I’ve always loved making potions. Happily, my mother and father indulged my early attempts at chemistry and herbalism, though they sometimes despaired that I had yet again ruined or made unusable some container with my concoctions.  Probably the most successful creation of my youthful dabbling was a weedkiller made by soaking black walnuts in water for a couple of weeks.

The fire cider promises to be much tastier.  I’ve been faithfully shaking my jar, so it should be ready the day I’m scheduled to close on my new home.  I love it when things come together!

*Rosemary Gladstar is the creatrix of the recipe. She also has a video describing how to make her original version of fire cider.

Hag Taper

15702633721_dc47d8eeeb_z

Mullein is one of my favorite plants. First, it’s great for the garden since it breaks up compacted soil and brings all sorts of yummy nutrients to the surface. Second, it’s a wonderful herbal remedy. Third, you can make candles with it! Which is exactly what Sarah F. over at Starflower Alchemy and I did before Samhain (though I’m just getting around to posting about it now).  We melted up some beeswax on her stove, wrapped a wick around the dried mullein stalk, and then began the delightfully messy process of soaking the taper.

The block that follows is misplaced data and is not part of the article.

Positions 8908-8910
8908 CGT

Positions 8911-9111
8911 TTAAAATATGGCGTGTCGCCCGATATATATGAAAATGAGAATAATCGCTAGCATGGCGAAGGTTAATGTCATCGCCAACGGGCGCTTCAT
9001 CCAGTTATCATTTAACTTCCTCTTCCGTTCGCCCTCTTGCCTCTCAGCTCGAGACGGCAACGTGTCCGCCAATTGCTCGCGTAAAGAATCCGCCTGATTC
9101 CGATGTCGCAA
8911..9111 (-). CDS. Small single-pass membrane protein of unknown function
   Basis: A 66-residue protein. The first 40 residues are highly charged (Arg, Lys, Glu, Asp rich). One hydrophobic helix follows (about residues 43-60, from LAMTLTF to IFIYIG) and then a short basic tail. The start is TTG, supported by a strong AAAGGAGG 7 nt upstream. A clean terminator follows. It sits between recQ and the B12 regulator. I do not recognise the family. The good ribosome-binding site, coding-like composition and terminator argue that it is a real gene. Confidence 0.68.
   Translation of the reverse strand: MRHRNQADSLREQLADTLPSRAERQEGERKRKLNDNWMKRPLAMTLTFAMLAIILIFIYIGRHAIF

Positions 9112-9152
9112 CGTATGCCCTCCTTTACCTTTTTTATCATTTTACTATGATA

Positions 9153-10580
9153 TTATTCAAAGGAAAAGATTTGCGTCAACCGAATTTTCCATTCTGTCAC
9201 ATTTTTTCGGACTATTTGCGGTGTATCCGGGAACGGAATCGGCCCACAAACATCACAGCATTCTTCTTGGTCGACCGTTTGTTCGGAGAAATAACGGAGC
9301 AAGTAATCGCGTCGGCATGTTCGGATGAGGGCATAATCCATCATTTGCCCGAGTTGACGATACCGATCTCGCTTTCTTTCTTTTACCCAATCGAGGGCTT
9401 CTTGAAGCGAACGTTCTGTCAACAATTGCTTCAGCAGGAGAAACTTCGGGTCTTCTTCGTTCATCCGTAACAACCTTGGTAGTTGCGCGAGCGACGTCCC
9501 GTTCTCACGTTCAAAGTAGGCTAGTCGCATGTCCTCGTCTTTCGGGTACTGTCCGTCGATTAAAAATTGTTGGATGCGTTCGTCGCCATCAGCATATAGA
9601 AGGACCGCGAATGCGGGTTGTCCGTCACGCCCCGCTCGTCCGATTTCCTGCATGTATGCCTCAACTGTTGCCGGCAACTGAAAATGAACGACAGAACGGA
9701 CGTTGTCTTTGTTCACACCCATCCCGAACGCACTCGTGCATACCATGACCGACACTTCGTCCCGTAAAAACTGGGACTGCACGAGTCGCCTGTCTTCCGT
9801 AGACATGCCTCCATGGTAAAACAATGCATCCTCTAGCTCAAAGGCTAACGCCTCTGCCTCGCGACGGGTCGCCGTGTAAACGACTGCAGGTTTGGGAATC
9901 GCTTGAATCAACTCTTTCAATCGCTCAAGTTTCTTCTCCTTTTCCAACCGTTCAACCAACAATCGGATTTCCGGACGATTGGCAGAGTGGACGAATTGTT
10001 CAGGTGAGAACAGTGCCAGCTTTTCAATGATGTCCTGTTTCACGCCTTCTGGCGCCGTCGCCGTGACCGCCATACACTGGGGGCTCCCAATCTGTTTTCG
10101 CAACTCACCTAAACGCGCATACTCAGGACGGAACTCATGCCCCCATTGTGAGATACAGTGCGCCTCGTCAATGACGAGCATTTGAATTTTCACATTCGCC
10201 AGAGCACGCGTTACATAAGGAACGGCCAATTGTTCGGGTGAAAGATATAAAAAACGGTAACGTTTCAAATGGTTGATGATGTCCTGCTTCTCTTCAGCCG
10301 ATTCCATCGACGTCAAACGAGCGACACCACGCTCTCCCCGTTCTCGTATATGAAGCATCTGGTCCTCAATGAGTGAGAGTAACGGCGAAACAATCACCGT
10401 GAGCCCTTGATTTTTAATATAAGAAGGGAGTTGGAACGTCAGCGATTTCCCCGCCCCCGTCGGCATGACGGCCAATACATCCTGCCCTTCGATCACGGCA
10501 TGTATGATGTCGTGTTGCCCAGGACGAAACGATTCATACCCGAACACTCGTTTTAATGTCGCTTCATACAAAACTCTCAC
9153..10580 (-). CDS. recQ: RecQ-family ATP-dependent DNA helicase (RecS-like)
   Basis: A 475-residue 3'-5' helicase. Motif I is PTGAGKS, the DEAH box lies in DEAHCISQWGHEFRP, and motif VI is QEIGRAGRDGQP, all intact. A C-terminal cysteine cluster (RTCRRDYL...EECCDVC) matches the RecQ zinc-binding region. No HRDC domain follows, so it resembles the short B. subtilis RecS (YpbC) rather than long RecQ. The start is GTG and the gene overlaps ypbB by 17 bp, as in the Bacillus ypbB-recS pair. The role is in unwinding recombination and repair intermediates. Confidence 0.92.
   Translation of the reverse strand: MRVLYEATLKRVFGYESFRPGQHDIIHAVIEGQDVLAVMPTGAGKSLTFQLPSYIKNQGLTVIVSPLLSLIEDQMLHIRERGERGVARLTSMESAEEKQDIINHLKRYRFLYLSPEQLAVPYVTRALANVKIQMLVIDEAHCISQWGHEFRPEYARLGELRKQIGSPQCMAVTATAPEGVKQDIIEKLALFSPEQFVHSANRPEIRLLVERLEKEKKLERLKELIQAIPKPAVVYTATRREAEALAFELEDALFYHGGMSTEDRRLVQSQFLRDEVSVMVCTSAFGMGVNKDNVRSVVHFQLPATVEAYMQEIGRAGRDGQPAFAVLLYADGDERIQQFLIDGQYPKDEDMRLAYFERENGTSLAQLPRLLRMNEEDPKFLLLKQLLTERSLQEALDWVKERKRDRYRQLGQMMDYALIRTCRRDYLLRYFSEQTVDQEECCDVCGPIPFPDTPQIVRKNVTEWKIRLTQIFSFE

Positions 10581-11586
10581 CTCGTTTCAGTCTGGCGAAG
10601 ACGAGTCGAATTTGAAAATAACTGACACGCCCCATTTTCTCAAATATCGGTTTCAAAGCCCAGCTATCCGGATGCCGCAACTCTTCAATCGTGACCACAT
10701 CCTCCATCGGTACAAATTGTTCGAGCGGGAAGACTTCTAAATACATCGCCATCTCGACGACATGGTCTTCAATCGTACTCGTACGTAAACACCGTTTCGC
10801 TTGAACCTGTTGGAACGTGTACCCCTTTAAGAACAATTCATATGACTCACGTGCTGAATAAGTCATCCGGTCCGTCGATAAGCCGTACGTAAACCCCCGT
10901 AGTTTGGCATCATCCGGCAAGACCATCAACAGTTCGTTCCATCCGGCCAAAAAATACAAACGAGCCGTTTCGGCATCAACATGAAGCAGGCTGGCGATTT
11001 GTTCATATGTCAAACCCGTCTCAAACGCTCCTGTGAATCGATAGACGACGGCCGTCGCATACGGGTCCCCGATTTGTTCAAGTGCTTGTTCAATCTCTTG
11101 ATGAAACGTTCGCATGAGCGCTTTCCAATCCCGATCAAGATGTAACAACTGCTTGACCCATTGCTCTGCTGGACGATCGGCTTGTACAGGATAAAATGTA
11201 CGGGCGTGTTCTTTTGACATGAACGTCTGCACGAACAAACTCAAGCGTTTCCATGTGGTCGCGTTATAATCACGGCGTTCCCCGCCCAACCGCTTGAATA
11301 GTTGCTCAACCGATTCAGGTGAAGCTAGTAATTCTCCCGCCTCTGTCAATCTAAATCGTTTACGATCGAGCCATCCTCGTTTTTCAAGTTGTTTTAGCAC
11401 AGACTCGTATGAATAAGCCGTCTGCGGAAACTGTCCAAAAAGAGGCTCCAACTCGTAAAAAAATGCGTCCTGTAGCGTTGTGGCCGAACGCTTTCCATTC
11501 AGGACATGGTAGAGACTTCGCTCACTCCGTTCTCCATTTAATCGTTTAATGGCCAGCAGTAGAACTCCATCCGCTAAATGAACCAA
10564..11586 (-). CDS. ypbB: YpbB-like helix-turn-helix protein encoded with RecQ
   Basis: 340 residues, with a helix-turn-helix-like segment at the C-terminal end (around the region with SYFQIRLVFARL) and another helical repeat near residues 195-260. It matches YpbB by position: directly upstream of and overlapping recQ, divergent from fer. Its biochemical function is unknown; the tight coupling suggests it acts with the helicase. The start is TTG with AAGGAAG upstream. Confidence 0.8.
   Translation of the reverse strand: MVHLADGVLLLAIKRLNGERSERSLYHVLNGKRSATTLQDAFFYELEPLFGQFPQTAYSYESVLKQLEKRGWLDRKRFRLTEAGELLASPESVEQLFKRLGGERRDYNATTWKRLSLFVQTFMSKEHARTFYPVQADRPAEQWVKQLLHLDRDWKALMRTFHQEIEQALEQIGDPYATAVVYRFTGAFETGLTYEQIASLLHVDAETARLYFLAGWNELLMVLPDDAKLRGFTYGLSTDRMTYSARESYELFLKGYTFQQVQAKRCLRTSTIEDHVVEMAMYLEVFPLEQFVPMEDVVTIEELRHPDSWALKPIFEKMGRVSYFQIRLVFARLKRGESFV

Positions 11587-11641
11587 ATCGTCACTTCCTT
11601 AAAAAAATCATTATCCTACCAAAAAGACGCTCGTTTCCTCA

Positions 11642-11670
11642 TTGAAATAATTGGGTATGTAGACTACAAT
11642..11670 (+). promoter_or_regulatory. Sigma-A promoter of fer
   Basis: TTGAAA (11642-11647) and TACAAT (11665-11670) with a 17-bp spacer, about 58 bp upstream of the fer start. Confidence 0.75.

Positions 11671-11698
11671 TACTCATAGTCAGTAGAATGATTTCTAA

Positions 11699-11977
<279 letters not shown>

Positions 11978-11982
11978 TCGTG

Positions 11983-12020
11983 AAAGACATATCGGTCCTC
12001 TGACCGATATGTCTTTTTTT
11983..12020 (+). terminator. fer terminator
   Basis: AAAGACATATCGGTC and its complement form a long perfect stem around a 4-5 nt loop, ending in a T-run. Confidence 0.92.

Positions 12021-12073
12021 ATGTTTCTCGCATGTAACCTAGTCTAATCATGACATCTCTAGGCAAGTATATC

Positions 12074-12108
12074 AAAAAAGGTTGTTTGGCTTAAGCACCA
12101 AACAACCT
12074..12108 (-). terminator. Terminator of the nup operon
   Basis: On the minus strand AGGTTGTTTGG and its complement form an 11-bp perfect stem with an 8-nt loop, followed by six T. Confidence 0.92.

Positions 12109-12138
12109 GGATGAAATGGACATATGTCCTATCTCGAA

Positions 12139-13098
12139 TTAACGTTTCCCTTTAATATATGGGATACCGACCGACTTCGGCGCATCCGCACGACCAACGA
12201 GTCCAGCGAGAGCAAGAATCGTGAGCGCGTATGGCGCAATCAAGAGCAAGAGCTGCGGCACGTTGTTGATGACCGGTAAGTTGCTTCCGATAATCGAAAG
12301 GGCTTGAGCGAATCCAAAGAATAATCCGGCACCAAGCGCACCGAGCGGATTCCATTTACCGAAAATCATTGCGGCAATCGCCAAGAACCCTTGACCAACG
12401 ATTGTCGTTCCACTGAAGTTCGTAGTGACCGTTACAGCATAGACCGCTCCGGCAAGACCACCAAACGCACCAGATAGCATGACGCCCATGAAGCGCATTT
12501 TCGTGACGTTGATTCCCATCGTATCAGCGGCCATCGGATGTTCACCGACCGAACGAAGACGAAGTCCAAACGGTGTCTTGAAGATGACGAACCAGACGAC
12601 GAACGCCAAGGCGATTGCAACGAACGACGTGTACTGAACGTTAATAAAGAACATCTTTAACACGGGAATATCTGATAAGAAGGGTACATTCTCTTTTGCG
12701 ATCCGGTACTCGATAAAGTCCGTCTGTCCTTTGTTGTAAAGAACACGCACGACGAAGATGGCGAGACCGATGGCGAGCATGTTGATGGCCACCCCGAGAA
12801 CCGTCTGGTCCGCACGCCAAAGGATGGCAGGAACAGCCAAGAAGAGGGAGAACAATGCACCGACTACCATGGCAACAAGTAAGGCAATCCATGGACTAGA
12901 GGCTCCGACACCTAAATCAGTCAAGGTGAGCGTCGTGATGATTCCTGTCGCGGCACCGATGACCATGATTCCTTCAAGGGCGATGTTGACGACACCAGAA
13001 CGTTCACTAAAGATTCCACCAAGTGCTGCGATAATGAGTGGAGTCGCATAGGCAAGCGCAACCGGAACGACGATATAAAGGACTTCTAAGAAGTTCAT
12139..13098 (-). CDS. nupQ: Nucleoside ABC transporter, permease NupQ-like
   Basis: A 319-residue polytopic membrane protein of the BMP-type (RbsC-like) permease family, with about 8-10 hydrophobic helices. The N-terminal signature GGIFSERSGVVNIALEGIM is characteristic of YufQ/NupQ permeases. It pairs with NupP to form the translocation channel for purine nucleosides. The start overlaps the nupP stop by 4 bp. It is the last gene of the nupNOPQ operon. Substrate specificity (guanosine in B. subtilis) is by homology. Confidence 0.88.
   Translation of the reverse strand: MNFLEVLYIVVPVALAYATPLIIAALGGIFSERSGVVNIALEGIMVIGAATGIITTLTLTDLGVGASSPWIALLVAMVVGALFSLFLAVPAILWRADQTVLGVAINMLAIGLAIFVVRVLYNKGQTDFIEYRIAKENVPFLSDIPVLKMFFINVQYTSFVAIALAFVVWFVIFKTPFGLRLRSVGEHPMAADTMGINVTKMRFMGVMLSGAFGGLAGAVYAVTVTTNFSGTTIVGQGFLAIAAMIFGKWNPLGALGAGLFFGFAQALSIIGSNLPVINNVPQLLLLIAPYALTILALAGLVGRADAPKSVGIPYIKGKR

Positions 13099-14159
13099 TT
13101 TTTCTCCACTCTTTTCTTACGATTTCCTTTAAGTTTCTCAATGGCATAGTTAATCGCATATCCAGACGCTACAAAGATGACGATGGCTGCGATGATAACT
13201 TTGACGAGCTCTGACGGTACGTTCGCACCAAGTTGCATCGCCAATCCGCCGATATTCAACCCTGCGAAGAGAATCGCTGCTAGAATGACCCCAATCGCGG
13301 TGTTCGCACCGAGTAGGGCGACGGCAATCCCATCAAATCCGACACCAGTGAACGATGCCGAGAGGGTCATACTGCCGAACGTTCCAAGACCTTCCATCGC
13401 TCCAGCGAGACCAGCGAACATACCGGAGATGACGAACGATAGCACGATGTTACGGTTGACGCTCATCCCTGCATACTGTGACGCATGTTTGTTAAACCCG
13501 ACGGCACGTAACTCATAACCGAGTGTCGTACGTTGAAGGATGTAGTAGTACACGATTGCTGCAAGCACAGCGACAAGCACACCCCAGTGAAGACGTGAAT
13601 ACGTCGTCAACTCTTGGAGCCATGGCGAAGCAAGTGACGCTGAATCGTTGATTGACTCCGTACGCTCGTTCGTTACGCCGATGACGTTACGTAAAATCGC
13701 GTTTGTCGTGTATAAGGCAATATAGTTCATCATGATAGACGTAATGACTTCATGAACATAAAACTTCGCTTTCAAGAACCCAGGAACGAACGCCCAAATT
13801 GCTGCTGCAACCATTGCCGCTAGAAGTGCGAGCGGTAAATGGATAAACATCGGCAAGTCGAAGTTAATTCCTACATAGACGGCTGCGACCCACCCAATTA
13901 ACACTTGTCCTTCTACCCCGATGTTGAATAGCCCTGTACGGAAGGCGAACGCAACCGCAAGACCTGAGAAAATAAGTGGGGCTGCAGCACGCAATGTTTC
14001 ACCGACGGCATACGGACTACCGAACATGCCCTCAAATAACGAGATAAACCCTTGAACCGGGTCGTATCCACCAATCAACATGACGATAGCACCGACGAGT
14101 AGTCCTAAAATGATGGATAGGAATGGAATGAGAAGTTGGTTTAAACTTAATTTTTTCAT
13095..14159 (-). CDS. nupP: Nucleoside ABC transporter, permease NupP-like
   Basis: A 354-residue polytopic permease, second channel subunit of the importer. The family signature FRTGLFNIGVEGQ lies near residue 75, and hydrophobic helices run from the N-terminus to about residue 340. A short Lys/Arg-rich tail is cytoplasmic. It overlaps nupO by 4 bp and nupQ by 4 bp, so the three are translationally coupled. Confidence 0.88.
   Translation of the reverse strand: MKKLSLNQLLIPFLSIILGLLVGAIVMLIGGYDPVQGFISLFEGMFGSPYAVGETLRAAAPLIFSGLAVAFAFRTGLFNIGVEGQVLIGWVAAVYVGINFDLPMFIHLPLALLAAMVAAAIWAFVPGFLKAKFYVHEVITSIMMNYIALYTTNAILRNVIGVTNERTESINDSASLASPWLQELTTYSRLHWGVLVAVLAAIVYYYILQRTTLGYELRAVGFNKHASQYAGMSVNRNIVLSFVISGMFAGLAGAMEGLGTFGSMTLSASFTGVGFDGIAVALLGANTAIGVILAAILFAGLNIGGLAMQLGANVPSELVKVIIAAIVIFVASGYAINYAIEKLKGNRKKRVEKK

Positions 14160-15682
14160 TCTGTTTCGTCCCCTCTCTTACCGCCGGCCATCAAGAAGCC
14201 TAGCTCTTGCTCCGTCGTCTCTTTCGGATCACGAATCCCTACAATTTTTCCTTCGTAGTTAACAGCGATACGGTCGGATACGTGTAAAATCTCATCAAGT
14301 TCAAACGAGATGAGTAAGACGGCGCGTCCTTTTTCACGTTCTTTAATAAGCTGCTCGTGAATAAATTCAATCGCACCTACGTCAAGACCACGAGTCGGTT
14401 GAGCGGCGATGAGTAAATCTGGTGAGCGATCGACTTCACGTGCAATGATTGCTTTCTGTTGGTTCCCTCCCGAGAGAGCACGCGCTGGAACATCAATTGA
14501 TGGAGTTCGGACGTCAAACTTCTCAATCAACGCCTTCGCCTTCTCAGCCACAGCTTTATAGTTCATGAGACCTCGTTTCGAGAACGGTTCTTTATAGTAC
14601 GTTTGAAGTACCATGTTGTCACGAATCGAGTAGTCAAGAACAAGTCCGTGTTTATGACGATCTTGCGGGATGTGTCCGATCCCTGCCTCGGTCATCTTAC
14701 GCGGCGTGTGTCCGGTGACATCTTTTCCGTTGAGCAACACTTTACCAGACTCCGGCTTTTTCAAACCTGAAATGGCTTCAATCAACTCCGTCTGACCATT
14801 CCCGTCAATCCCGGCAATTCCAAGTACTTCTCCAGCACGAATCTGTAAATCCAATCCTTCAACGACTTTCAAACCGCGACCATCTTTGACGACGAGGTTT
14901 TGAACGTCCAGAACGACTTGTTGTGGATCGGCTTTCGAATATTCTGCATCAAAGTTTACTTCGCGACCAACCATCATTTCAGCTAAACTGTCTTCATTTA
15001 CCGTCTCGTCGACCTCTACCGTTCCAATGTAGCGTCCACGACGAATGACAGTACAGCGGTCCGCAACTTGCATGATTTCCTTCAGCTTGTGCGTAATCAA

15518669639_241aa4ec73_z

These are smokey, but make great torches. Definitely something to be used outside!  If you want to know more, Sarah Lawless has a great post about mullein and its various magical uses, as well as a reference list. It can be found here.

15084584184_7c78f1e28b_z